Former British gymnast Beth Tweddle has described Max Whitlock's historic double success at Rio 2016 as "absolutely insane".
Whitlock became the first Briton to claim an Olympic gymnastics gold with a surprise triumph in the men's floor final on Sunday - a score of 15.633 enough for the 23-year-old to take top spot in the podium ahead of Brazilians Diego Hypolito and Arthur Mariano.
Yet Whitlock was not finished there and duly landed a second gold in the pommel horse final, as GB team-mate Louis Smith secured silver.
Reflecting on the spectacular achievement, Tweddle - a bronze medallist on the uneven bars at London 2012 - told Omnisport: "This is a huge moment for Max. For him to perform on two pieces of apparatus and become a double Olympic champion, it's absolutely insane.
"It's such a proud moment to be able to stand there and watch a British gymnast standing on an Olympic podium in gold medal position and hearing that anthem. I think I was more emotional watching his Olympic medal than when I actually won my own."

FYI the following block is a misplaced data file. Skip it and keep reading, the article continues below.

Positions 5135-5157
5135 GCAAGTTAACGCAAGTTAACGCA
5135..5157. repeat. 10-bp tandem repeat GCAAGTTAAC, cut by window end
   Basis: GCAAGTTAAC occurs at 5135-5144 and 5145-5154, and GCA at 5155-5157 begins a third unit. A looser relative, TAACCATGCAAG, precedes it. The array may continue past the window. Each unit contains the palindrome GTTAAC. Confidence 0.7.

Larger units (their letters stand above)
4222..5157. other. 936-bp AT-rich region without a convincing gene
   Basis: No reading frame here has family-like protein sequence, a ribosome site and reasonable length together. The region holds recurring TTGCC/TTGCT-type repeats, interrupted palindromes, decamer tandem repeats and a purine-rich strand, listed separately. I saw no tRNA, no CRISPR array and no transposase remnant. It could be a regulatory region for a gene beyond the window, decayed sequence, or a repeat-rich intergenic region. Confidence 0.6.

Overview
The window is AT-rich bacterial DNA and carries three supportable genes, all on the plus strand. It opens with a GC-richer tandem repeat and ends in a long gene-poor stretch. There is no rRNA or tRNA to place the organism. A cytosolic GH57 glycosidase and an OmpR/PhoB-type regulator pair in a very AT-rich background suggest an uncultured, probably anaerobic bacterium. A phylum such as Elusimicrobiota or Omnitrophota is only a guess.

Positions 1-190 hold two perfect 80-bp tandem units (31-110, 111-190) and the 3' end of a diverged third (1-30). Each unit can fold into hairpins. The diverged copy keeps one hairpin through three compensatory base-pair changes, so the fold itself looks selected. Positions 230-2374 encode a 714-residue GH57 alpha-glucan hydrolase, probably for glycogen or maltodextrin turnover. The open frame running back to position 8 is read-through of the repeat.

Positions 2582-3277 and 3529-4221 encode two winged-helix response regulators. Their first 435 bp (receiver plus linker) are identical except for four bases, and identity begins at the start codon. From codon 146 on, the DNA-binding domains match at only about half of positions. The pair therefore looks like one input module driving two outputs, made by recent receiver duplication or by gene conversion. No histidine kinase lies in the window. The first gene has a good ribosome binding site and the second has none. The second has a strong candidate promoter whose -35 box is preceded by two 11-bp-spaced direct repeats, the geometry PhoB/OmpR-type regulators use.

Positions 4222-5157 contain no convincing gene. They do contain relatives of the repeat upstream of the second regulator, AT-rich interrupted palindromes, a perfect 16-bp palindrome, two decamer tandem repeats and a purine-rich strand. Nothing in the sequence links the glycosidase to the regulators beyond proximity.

Whitlock also finished third in the individual all-around competition at Rio 2016, having exceeded expectations by earning two bronze medals on home soil as a teenager four years ago, one on the pommel and one as part of the British team.
Tweddle added: "I remember Max when he was a junior and I remember watching him thinking 'there's something special about him'. He went to the Tokyo World Championships [in 2011], the year before London, and he was so disappointed he was picked as reserve and it made him a stronger character.
"He came back fighting. He didn't want to be in that reserve spot so a year later at the London Olympics he got himself into that top five and what he achieved in London, I don't think he realised how big it was and how important it would be in his career, picking up a team bronze and then a few days later picking up a bronze in the pommel final.
"Since then I think the belief within him and his coach has really grown. He's Commonwealth champion, he's European champion, he's world champion, he's British champion and now he's a double Olympic champion, so he's won absolutely everything."
Britain had managed only four Olympic medals in gymnastics before doubling that tally in London. Thanks to Whitlock, Smith and Bryony Page, a silver medallist in the women's trampoline, they have already claimed five medals in Rio.
"I've been involved in British gymnastics for over 20 years and to see that gymnastics has been one of those [sports] that has been celebrated the most [in Britain] .. it's so nice," said Tweddle.
"It's a special moment for me to sit here on the other side of the fence and see my sport doing so well. It's really hard to put it into words, what it means."